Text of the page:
Supernatural stories at their finest ensure that — no matter how grand of a spectacle their conflicts become — they never stray away from intimate experiences with which their audience can resonate.
For example, one of the most affecting scenes in The Eccentric Family is that of an eldest brother holding up a smartphone to the ear of one of his younger brothers, a brother that just happens to be a frog. Visually, it’s ridiculous. Emotionally, it has the power to move a viewer’s heart, becoming an iconic image.
In its first season, The Eccentric Family started big before focusing on the personal struggles and triumphs of one tanuki family. This allowed the second season to immediately narrow its focus with a personal anecdote, then cast a wider net, capturing a few more conflicts before honing in on the personal once more. The problems and warmth of the Shimogamo family remain in the background — including a wonderful scene where Tousen, now the Shimogamo matriarch, visits her elderly mother — but the series has now shifted to include the devilish human trickster Tenmaya, and Professor Akadama’s (tengu Yakushibo Nyoigatake’s) estranged son Nidaime (Junior).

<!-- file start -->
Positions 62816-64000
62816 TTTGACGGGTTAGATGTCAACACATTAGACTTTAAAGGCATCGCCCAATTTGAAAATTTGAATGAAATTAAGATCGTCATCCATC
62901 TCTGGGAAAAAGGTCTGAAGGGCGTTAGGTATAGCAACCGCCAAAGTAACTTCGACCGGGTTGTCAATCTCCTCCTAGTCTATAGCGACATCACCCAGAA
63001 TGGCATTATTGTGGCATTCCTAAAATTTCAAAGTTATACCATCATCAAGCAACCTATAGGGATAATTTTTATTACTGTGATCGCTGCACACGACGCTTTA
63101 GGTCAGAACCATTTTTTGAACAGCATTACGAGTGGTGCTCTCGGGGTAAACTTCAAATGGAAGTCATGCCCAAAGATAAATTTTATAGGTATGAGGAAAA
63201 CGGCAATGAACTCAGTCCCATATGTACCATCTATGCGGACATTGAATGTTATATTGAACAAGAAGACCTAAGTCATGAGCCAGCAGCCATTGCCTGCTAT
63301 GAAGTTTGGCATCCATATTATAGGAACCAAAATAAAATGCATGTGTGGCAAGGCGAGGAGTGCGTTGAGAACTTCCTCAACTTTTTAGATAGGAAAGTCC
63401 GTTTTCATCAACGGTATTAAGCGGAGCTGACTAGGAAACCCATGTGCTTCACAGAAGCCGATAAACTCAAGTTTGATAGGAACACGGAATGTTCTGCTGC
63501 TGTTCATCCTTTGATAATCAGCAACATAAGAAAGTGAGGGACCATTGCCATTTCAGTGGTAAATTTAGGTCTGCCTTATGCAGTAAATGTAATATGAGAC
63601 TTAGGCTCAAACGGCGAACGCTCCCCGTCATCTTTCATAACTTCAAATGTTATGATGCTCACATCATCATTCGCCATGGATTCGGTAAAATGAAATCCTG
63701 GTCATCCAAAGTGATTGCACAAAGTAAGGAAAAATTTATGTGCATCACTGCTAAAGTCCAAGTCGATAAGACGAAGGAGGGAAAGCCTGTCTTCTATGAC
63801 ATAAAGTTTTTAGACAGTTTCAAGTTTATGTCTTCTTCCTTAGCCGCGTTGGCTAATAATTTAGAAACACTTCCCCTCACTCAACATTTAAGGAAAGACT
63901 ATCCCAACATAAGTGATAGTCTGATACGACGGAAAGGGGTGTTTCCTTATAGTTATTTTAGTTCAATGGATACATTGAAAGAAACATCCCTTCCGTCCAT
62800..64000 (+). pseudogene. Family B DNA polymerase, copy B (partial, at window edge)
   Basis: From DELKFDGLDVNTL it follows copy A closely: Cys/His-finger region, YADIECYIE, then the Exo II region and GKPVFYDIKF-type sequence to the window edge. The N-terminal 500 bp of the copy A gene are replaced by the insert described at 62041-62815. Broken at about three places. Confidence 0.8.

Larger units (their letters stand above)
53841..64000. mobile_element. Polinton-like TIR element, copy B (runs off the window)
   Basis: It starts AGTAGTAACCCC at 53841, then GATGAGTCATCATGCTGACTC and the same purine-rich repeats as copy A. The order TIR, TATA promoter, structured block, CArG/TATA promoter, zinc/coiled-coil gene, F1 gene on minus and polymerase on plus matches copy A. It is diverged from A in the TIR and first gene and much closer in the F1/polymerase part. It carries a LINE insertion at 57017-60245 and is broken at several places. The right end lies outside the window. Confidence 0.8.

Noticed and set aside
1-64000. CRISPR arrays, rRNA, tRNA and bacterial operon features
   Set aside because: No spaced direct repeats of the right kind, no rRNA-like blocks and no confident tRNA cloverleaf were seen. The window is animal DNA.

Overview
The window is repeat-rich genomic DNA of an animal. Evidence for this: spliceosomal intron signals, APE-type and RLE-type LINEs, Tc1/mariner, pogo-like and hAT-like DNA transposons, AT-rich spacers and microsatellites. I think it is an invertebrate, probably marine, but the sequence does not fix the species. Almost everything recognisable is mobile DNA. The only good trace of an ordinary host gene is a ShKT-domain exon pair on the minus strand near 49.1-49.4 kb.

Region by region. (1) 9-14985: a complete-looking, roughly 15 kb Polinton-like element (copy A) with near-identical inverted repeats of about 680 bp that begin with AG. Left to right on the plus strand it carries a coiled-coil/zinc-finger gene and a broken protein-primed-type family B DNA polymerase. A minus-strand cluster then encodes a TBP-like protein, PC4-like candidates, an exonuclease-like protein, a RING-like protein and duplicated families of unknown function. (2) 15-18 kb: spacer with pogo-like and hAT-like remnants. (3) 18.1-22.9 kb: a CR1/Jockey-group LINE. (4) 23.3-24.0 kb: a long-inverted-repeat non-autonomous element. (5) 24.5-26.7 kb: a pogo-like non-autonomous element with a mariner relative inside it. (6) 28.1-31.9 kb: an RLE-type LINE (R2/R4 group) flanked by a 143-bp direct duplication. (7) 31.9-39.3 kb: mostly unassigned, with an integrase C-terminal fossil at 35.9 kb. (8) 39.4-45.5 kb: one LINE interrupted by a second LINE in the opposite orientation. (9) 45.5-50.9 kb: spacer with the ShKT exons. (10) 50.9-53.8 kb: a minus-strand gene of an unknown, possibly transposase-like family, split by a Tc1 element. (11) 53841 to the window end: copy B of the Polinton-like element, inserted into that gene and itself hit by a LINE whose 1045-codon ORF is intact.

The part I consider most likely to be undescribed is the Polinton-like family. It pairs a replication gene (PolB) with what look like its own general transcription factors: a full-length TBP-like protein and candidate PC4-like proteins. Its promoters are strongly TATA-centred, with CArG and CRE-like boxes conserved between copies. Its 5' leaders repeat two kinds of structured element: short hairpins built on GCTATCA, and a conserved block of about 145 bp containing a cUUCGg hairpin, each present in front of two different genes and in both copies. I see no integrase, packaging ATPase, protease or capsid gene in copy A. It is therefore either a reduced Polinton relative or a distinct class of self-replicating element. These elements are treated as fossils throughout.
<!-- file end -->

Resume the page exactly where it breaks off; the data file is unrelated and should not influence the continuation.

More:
“Humans live in the city, tanuki crawl the earth, and tengu fly through the air. Since the city’s establishment humans, tanuki, and tengu have maintained a delicate balance. That’s what keeps the great wheel of this city turning round and round. And watching that wheel spin is more fun than anything else.”
-Yasaburo Shimogamo, The Eccentric Family, Episode 1
This monologue from tanuki Yasaburo Shimogamo opens the first season of The Eccentric Family. After a season turmoil, warmth, forgiveness, and love, these words close the season as well.
The first episode of The Eccentric Family‘s second season eschews Yasaburo’s monologue about the hierarchy of tengu, tanuki, and humans in Kyoto. It wasn’t at all what I had expected.